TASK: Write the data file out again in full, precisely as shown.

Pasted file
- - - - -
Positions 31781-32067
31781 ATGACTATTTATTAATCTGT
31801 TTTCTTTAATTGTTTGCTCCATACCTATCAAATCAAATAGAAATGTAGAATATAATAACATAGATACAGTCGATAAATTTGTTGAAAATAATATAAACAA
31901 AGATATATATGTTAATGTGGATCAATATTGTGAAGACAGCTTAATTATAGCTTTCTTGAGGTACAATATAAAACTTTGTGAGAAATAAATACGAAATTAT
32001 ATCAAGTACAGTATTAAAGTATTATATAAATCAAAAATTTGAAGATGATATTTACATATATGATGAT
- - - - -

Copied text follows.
Positions 31781-32067
31781 ATGACTATTTATTAATCTGT
31801 TTTCTTTAATTGTTTGCTCCATACCTATCAAATCAAATAGAAATGTAGAATATAATAACATAGATACAGTCGATAAATTTGTTGAAAATAATATAAACAA
31901 AGATATATATGTTAATGTGGATCAATATTGTGAAGACAGCTTAATTATAGCTTTCTTGAGGTACAATATAAAACTTTGTGAGAAATAAATACGAAATTAT
32001 ATCAAGTACAGTATTAAAGTATTATATAAATCAAAAATTTGAAGATGATATTTACATATATGATGAT